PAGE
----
Emergency first aid is unfortunately not common knowledge. More than 90% of people fail to help someone experiencing a medical emergency. This is largely due to the lack of confidence and inability to properly spot the signs of heart attack, stroke, and many other conditions that would benefit from immediate first aid. To help save more lives, we wanted to develop an educational and engaging VR experience for users to experience emergency first aid in simulated real-life scenarios.
What it does
Our project places the user as a bystander who witnesses a lady experience a heart attack. Dr. Manny, a virtual doctor and teacher, guides the user to spot the signs of a heart attack and how to act (call 911, give aspirin, perform CPR). The game provides feedback as to whether the user is performing chest compressions at the correct rate.
How we built it
We built Twenty-First Aid+ entirely on the Unity and C# stack, with controlled via scripting.
Challenges we ran into
Everyone on the team had Macs which aren't the best environments to develop VR games in, so we ran into a good amount of trouble setting up Unity. Unity also had a steep learning curve with their collider logic and their physics engines. Due to how much VR development has changed in the past couple of years with the new releases of OpenVR and the Oculus Quest, a lot of documentation we ran into was outdated, and we had to rotate between multiple tutorials before landing on one that did not rely on outdated APIs.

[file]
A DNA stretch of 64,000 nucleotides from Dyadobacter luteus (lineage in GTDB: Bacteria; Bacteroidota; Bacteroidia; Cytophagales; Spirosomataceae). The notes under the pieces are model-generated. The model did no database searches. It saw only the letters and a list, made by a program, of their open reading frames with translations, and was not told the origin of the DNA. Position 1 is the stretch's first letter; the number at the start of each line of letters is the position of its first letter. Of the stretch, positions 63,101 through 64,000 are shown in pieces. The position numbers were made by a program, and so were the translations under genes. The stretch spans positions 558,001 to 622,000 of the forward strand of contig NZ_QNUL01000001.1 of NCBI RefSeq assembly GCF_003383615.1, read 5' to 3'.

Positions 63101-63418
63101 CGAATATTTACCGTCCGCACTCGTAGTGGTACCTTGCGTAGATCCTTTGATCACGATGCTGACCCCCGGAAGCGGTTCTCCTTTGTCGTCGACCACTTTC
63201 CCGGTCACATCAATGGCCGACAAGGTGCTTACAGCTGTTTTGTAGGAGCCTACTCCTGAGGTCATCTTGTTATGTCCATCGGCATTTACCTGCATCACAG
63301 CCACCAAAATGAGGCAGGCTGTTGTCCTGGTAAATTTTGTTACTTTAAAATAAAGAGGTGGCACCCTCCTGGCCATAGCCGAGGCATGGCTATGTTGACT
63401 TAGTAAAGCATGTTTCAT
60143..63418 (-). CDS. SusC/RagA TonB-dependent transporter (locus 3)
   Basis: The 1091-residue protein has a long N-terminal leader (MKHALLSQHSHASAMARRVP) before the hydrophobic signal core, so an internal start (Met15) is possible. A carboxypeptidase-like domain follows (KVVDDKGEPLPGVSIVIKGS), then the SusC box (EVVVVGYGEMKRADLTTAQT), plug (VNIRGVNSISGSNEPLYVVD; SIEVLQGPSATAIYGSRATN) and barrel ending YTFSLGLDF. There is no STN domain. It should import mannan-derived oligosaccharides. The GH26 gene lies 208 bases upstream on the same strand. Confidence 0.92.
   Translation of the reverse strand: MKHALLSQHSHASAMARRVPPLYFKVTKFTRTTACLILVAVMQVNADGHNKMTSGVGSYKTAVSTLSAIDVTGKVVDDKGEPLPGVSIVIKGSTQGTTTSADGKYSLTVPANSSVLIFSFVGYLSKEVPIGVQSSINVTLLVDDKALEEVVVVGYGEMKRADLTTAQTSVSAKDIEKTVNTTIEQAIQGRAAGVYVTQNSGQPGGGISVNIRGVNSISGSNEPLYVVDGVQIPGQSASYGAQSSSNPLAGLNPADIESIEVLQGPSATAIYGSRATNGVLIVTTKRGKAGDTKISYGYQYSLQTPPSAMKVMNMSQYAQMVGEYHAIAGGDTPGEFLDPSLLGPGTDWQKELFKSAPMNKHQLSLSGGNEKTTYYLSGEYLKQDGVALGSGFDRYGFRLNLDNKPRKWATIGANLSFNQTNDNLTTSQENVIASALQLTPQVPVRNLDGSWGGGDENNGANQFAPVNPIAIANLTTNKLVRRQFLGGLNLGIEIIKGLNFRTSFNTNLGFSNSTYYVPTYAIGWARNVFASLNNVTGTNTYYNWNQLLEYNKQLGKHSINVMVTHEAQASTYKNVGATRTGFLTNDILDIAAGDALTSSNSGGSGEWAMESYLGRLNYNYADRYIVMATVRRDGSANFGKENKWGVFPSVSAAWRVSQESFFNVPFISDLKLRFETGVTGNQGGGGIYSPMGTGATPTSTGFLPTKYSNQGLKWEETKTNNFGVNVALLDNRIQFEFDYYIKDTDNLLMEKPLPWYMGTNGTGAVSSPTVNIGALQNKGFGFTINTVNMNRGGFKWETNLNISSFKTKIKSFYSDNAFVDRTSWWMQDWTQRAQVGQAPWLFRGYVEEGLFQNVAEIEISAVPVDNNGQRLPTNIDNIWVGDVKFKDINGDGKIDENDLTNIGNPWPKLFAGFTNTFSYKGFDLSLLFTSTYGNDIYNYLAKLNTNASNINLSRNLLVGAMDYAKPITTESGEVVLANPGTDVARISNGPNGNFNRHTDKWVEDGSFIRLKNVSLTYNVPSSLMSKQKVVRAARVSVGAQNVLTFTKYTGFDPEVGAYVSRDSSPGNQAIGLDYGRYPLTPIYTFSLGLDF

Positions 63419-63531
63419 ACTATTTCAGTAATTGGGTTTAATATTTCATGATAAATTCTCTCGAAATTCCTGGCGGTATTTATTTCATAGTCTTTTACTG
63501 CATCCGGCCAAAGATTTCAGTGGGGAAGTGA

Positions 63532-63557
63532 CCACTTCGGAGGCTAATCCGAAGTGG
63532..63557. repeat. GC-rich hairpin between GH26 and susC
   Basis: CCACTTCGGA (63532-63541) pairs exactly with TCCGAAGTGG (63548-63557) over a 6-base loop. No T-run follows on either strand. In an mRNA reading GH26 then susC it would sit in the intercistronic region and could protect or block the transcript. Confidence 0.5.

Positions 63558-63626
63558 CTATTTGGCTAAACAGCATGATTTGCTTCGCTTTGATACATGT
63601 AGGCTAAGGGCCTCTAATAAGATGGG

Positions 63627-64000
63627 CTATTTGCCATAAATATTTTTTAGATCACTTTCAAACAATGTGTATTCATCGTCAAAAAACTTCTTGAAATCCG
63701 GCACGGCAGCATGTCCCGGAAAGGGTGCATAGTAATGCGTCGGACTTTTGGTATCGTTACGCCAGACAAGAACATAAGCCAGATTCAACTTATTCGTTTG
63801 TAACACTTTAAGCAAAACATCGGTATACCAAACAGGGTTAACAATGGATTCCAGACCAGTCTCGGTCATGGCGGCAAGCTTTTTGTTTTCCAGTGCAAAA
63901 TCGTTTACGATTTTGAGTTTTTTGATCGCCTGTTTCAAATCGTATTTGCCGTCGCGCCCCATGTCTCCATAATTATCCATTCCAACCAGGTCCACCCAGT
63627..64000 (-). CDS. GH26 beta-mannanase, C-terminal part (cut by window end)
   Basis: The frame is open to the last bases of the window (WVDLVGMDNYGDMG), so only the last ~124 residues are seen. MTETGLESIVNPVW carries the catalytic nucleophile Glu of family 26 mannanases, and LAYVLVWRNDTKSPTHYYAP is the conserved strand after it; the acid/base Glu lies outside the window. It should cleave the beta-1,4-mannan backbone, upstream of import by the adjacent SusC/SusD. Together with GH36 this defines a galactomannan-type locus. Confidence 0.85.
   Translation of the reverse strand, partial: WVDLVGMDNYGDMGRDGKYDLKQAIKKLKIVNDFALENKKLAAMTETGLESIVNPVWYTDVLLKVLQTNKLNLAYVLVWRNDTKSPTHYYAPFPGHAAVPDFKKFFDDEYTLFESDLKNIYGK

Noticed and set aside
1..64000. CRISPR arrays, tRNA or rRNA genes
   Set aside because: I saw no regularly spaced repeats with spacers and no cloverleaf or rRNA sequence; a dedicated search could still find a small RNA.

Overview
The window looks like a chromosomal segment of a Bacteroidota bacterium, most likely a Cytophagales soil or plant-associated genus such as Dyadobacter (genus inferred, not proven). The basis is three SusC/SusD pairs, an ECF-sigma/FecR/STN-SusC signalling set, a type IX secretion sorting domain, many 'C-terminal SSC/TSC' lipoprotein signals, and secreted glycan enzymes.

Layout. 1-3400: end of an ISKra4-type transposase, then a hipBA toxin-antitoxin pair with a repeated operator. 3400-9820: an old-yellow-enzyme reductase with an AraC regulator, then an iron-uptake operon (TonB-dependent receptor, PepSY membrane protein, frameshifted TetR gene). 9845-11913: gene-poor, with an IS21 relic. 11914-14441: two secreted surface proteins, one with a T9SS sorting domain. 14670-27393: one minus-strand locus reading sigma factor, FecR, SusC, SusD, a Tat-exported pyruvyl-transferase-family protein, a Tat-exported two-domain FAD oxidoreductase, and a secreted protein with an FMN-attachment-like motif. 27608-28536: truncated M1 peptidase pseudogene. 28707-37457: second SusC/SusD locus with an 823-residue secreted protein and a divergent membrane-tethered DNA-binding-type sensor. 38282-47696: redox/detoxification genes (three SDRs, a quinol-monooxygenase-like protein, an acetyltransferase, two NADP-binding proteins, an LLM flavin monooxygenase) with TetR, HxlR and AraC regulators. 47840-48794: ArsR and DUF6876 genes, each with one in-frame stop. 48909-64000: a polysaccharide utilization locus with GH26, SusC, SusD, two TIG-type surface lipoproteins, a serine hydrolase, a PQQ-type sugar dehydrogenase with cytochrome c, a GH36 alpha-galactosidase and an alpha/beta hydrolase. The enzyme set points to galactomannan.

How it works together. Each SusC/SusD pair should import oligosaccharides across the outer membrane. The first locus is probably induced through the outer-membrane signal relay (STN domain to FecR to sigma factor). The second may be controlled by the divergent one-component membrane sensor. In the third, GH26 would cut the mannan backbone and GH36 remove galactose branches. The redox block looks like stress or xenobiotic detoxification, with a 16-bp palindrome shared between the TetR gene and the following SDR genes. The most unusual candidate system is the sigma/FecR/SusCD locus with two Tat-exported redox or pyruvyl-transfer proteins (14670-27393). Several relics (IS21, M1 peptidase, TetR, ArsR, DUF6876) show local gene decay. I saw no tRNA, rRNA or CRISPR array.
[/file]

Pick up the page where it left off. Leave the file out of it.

Accomplishments that we're proud of
We are proud of creating a demo of the game that includes working narration and CPR simulation with chest compression rate feedback.
What we learned
Through this project, we learned about the symptoms of medical emergencies (such as heart attacks, stroke, seizures, etc.) as well as the basic emergency first aid that should be performed as we wait for paramedics to arrive. We also learned how to create a virtual world in the VR headset and how to make animations in the VR.
What's next for Twenty-First Aid+
Heart attacks are only one example of a medical emergency that could be encountered. We hope to expand our VR game to include additional types of health crisis and to emphasize the variation in victim symptoms with more scenarios. When performing CPR, implementing a CPR dummy with a pressure sensor would provide users with a more realistic experience that better prepares them. Besides the teaching tutorial, implementing a challenge mode that lacks guidance and a multiplayer mode can help users gain independence and confidence to offer immediate assistance when they witness an episode in the real-world.